A controlled comparison of myelography, computed tomography, and magnetic resonance imaging in clinically suspected lumbar disc herniation

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A controlled comparison of myelography, computed tomography, and magnetic resonance imaging in clinically suspected lumbar disc herniation. / Albeck, Michael J; Hilden, Jörgen; Kjaer, Lasse; Holtås, Stig; Praestholm, Johannes; Henriksen, Ole; Gjerris, Flemming.

In: Spine, Vol. 20, No. 4, 1995, p. 443-448.

Research output: Contribution to journalArticle

Harvard

Albeck, MJ, Hilden, J, Kjaer, L, Holtås, S, Praestholm, J, Henriksen, O & Gjerris, F 1995, 'A controlled comparison of myelography, computed tomography, and magnetic resonance imaging in clinically suspected lumbar disc herniation', Spine, vol. 20, no. 4, pp. 443-448.

APA

Albeck, M. J., Hilden, J., Kjaer, L., Holtås, S., Praestholm, J., Henriksen, O., & Gjerris, F. (1995). A controlled comparison of myelography, computed tomography, and magnetic resonance imaging in clinically suspected lumbar disc herniation. Spine, 20(4), 443-448.

CBE

Albeck MJ, Hilden J, Kjaer L, Holtås S, Praestholm J, Henriksen O, Gjerris F. 1995. A controlled comparison of myelography, computed tomography, and magnetic resonance imaging in clinically suspected lumbar disc herniation. Spine. 20(4):443-448.

MLA

Vancouver

Albeck MJ, Hilden J, Kjaer L, Holtås S, Praestholm J, Henriksen O et al. A controlled comparison of myelography, computed tomography, and magnetic resonance imaging in clinically suspected lumbar disc herniation. Spine. 1995;20(4):443-448.

Author

Albeck, Michael J ; Hilden, Jörgen ; Kjaer, Lasse ; Holtås, Stig ; Praestholm, Johannes ; Henriksen, Ole ; Gjerris, Flemming. / A controlled comparison of myelography, computed tomography, and magnetic resonance imaging in clinically suspected lumbar disc herniation. In: Spine. 1995 ; Vol. 20, No. 4. pp. 443-448.

RIS

TY - JOUR

T1 - A controlled comparison of myelography, computed tomography, and magnetic resonance imaging in clinically suspected lumbar disc herniation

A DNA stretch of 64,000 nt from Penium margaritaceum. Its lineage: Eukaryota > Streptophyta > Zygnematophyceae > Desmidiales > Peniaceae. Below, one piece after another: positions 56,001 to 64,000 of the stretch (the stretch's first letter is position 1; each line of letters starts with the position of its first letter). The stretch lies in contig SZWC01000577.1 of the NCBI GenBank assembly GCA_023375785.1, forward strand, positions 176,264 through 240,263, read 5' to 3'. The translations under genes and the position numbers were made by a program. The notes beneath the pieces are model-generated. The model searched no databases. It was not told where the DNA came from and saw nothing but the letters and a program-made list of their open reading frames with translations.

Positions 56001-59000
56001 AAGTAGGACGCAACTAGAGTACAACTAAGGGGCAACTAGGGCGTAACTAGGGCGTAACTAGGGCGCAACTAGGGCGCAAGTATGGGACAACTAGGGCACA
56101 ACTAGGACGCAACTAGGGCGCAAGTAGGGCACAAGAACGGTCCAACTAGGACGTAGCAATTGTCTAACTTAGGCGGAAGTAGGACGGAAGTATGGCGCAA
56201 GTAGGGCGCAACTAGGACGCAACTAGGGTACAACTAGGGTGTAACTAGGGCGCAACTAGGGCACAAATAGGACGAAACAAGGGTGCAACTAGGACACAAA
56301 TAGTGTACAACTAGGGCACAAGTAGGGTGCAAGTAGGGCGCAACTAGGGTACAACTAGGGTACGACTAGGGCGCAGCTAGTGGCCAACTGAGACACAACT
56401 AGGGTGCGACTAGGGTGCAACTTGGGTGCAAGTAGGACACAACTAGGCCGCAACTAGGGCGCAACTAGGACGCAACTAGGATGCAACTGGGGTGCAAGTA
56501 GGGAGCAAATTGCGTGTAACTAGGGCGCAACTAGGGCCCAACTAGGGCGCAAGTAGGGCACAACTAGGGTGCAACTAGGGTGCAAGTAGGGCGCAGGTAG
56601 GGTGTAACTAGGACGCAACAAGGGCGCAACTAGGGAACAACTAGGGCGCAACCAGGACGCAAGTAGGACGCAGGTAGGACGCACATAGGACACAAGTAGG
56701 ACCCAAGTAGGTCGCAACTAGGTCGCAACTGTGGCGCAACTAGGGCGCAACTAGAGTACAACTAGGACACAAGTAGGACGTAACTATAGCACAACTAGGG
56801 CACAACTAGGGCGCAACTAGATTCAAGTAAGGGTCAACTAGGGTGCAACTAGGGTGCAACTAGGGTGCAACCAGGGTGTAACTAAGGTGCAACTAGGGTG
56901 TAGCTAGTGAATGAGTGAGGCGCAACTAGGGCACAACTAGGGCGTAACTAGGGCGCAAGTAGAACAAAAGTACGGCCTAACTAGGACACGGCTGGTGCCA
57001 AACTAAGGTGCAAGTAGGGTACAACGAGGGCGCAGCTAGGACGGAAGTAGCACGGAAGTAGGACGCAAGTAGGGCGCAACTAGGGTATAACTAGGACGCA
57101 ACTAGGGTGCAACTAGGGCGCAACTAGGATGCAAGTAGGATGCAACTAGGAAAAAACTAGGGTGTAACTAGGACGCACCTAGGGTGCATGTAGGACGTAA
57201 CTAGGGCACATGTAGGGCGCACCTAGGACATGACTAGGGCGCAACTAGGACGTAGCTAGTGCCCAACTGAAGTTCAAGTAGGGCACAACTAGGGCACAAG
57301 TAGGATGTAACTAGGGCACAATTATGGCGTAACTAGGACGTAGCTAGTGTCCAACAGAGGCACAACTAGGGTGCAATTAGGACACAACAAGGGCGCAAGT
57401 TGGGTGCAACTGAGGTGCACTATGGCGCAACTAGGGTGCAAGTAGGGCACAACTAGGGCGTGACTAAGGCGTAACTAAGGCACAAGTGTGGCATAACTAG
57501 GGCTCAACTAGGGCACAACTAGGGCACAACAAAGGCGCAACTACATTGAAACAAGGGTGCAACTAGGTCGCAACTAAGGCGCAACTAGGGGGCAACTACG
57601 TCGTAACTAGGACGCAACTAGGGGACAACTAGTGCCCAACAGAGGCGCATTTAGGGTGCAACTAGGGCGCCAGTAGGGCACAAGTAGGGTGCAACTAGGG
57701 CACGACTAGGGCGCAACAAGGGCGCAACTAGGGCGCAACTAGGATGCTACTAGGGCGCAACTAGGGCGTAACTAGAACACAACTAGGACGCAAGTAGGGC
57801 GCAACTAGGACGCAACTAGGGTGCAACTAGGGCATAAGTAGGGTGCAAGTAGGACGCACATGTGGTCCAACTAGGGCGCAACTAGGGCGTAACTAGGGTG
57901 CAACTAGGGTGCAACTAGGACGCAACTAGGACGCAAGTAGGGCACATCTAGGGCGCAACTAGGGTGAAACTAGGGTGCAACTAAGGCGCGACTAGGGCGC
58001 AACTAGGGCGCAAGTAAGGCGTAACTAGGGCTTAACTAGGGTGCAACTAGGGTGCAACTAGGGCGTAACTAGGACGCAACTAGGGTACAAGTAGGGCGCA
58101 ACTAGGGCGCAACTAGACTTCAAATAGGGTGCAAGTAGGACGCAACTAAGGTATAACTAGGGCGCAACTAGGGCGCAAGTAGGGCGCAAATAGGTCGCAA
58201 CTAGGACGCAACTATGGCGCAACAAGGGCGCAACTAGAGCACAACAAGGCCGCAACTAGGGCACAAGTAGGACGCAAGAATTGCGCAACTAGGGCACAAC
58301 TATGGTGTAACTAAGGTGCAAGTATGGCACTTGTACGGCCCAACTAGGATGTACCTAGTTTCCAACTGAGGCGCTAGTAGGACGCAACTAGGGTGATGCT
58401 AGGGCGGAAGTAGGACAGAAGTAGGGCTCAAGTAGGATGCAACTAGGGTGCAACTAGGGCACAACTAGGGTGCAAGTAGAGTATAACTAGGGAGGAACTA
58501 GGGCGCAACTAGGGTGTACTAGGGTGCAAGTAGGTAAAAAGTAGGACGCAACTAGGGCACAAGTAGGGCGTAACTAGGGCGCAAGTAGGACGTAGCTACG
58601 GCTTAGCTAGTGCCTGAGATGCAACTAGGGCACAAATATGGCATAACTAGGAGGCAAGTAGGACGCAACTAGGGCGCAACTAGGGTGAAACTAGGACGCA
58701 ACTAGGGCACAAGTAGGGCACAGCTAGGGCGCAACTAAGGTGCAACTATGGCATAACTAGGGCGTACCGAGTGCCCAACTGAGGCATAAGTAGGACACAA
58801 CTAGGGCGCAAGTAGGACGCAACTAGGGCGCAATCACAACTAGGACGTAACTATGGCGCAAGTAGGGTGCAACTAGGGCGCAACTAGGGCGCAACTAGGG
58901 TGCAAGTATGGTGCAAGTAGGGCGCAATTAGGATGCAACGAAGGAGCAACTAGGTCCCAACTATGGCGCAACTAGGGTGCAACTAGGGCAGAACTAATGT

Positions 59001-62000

AU - Albeck, Michael J

AU - Hilden, Jörgen

AU - Kjaer, Lasse

AU - Holtås, Stig

AU - Praestholm, Johannes

AU - Henriksen, Ole

AU - Gjerris, Flemming

PY - 1995

Y1 - 1995

N2 - STUDY DESIGN. A controlled prospective blinded study. OBJECTIVES. To compare the diagnostic power of myelography, computed tomography and magnetic resonance imaging in the diagnosis of low lumbar disc herniation. METHODS. Eighty patients with monoradicular sciatica were examined by myelography, computed tomography, and magnetic resonance imaging, and all underwent subsequent surgery. The images were evaluated twice in a blinded fashion, and the diagnostic power of the modalities was expressed by a decision-analytic regret function. RESULTS. In 57 patients (71%) a disc herniation at the expected level was disclosed at surgery. The largest amount of diagnostic information was gained from computed tomography, followed by magnetic resonance imaging and myelography. Both computed tomography and magnetic resonance imaging were significantly informative, whereas this was not the case for myelography. CONCLUSION. The results indicate that computed tomography or magnetic resonance imaging should be the first choice for imaging in patients with suspected lumbar disc herniation.

AB - STUDY DESIGN. A controlled prospective blinded study. OBJECTIVES. To compare the diagnostic power of myelography, computed tomography and magnetic resonance imaging in the diagnosis of low lumbar disc herniation. METHODS. Eighty patients with monoradicular sciatica were examined by myelography, computed tomography, and magnetic resonance imaging, and all underwent subsequent surgery. The images were evaluated twice in a blinded fashion, and the diagnostic power of the modalities was expressed by a decision-analytic regret function. RESULTS. In 57 patients (71%) a disc herniation at the expected level was disclosed at surgery. The largest amount of diagnostic information was gained from computed tomography, followed by magnetic resonance imaging and myelography. Both computed tomography and magnetic resonance imaging were significantly informative, whereas this was not the case for myelography. CONCLUSION. The results indicate that computed tomography or magnetic resonance imaging should be the first choice for imaging in patients with suspected lumbar disc herniation.

M3 - Article

VL - 20

SP - 443

EP - 448

JO - Spine

JF - Spine

SN - 0362-2436

IS - 4

ER -